The Kenitra Train Station is a new 13500 sqm, high-speed rail station and transit hub facility in the city of Kenitra, (formerly known as Port Lyautey) in northern Morocco.
Designed by French architectural practice, Silvio d’Ascia Architecture in collaboration with local practice, Omar Kobbité Architects, the station is one of several new rail stations for a high-speed line currently under development by the ONCF state railway organization. The design draws inspiration from the local context most prominently with its undulating façade of geometrical openings and cut-outs, a nod to the traditional mashrabiya.
The building also utilizes passive design strategies to naturally ventilate a large part of its interior. The structure incorporates two main levels for passenger and public services, forming an L-shape over the rail tracks. In a sense, it serves as part building, part pedestrian causeway, to anchor a new urban district for the city, and link several Eastern and Western neighborhoods allowing residents and passengers to easily circulate from the station to adjacent districts currently divided by railway lines.
The Kenitra station was imagined as a jewel case framing the renewed identity of traditional Moroccan architecture in an urban context, in particular, thanks to its facade, a reinterpretation of a mashrabiya expanded to the scale of the city. Associating the socio-economic and technological progress concretized by the arrival of the Al Boraq TGV, the station is a symbol of this city’s and of Morocco’s integration with the modern world.
In addition to being the place to take the train, the station’s spatial and functional organization is designed to serve as a key public space of the city’s daily life. It now enables city dwellers to pass back and forth between the new city districts on the south side and the historic district on the north side. Prior to its construction, the only connecting point was a narrow subterranean passageway. This new urban bridge above the railways contains shops and services and facilitates the smooth flow of the foot traffic of passengers and inhabitants crossing the city. The station’s dual entry points to the city, to the north and the south, to help balance the urban fabric and turn the city into a genuine public space for all.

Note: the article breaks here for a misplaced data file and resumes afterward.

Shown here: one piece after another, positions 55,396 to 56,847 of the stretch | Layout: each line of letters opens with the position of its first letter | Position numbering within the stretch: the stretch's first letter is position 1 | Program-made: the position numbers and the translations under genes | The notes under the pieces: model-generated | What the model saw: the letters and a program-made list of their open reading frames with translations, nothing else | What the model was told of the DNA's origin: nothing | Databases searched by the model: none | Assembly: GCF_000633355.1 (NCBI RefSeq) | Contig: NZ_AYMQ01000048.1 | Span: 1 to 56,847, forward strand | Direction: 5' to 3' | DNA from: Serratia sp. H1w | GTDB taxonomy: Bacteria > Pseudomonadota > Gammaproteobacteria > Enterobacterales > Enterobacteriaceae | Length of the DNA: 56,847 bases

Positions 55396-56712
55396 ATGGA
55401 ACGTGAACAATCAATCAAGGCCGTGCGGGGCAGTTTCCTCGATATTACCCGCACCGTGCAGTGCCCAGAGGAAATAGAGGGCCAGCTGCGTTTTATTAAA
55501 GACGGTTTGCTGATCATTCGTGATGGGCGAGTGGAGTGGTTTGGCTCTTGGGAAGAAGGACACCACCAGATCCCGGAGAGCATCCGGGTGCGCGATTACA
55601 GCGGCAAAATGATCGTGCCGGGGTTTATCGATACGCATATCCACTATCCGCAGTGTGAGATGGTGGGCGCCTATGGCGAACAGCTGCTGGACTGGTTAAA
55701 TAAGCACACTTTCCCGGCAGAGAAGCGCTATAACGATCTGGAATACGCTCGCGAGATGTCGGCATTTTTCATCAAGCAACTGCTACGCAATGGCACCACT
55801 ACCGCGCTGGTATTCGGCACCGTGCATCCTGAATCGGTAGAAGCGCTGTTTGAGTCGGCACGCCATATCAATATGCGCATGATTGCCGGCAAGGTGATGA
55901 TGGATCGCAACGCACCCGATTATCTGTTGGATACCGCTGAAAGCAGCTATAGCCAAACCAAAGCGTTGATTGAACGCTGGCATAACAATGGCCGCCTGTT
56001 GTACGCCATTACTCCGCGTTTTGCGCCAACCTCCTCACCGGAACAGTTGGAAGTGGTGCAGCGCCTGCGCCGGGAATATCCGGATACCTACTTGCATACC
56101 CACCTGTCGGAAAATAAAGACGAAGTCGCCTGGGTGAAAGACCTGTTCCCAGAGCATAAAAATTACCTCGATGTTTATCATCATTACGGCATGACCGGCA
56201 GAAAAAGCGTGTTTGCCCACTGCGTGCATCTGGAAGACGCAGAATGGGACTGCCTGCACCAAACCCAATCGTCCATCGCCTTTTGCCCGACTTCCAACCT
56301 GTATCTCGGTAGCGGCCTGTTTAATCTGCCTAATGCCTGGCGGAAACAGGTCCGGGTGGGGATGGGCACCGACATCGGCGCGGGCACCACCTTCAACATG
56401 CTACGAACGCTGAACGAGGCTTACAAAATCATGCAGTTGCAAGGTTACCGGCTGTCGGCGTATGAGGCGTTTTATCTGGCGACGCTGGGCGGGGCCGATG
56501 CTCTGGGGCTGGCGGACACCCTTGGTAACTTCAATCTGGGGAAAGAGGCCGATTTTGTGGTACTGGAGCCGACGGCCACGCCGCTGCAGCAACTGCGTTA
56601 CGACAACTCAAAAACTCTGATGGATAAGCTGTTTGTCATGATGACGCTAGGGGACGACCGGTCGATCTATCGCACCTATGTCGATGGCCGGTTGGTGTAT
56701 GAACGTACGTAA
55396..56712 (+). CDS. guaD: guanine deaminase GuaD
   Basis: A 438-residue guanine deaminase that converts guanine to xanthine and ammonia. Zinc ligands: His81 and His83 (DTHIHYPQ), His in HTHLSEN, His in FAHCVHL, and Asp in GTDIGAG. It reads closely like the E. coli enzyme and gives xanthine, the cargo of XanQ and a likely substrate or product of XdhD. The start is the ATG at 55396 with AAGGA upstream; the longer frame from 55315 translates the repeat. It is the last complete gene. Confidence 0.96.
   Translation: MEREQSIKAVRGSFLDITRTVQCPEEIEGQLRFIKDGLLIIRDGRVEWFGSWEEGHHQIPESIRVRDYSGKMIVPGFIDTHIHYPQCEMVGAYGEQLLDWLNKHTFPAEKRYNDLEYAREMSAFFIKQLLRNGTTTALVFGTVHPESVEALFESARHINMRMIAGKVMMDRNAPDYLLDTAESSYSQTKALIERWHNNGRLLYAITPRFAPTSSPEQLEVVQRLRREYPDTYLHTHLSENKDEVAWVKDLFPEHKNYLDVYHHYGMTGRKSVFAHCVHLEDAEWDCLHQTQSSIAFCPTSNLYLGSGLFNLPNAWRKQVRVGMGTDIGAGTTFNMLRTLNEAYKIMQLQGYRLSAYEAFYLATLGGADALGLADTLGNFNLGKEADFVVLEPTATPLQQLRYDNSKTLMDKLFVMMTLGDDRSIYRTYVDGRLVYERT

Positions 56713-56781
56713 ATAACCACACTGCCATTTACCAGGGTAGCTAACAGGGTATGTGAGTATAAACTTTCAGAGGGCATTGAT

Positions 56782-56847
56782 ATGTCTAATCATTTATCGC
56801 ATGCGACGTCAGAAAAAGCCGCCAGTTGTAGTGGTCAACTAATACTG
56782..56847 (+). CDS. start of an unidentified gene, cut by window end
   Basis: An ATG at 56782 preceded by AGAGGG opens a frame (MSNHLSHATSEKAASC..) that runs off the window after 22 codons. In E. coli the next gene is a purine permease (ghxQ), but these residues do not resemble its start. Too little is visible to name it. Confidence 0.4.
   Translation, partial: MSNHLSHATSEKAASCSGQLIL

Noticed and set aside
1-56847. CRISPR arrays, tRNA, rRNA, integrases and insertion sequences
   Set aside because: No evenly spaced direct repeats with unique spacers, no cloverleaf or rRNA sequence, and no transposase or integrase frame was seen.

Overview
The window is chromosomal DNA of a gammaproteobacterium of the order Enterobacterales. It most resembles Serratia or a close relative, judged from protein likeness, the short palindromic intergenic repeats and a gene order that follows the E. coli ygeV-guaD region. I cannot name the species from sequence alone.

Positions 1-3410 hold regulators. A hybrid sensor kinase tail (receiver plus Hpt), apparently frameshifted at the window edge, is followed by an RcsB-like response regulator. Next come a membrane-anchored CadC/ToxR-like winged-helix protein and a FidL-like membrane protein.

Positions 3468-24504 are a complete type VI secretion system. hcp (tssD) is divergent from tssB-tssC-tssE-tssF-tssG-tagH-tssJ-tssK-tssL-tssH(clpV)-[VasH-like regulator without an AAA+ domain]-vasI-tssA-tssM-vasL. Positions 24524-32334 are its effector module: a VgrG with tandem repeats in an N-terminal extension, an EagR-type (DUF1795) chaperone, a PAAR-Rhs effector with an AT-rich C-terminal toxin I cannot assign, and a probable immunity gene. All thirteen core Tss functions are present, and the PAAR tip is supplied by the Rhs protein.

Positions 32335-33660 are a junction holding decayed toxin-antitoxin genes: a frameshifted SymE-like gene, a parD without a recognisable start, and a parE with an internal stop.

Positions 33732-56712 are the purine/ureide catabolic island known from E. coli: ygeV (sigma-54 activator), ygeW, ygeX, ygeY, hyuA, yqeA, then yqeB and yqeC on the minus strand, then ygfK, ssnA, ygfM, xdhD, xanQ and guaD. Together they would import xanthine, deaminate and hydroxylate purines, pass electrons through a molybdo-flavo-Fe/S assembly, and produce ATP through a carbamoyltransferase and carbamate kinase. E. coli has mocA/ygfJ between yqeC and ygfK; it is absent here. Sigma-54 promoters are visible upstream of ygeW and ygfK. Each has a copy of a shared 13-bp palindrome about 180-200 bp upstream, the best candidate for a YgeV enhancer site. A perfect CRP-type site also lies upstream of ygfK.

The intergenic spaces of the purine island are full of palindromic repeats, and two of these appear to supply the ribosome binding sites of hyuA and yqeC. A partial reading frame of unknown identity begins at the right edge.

The facade of the station is an imposing screen, like “an urban mashrabiya”, permeable to the flow of foot traffic crossing the plaza and the passenger building. 200 meters long – the length of a standard high-speed train (TGV) – and a height of 12 meters, it is composed of more than 800 triangular blocks of fiber-reinforced, ultra-high performing concrete overlooking the broad marble and concrete plaza, on the historic city side, thanks to 8 imposing arches of varying geometries.
The triangle motif on the building’s skin is inspired by the geometric compositions of Islamic architecture. Expanded to the scale of an urban edifice to create the perfect balance between light, shade, and transparency, the motif of the facade becomes an enormous frame and filter through which to view the city.
This enlargement of the “mashrabiya” architectural element offers a way of dealing with the strong seasonal variations of the station’s outdoor temperatures. This active and porous skin naturally filters light and air to ensure comfortable interior temperatures. Shadows cast by the functional blocks onto the gray marble floor and the glazed surfaces of the facades, evolving with the season and the time of day, are the poetic result of the natural thermal regulation ensured by the mashrabiya feature.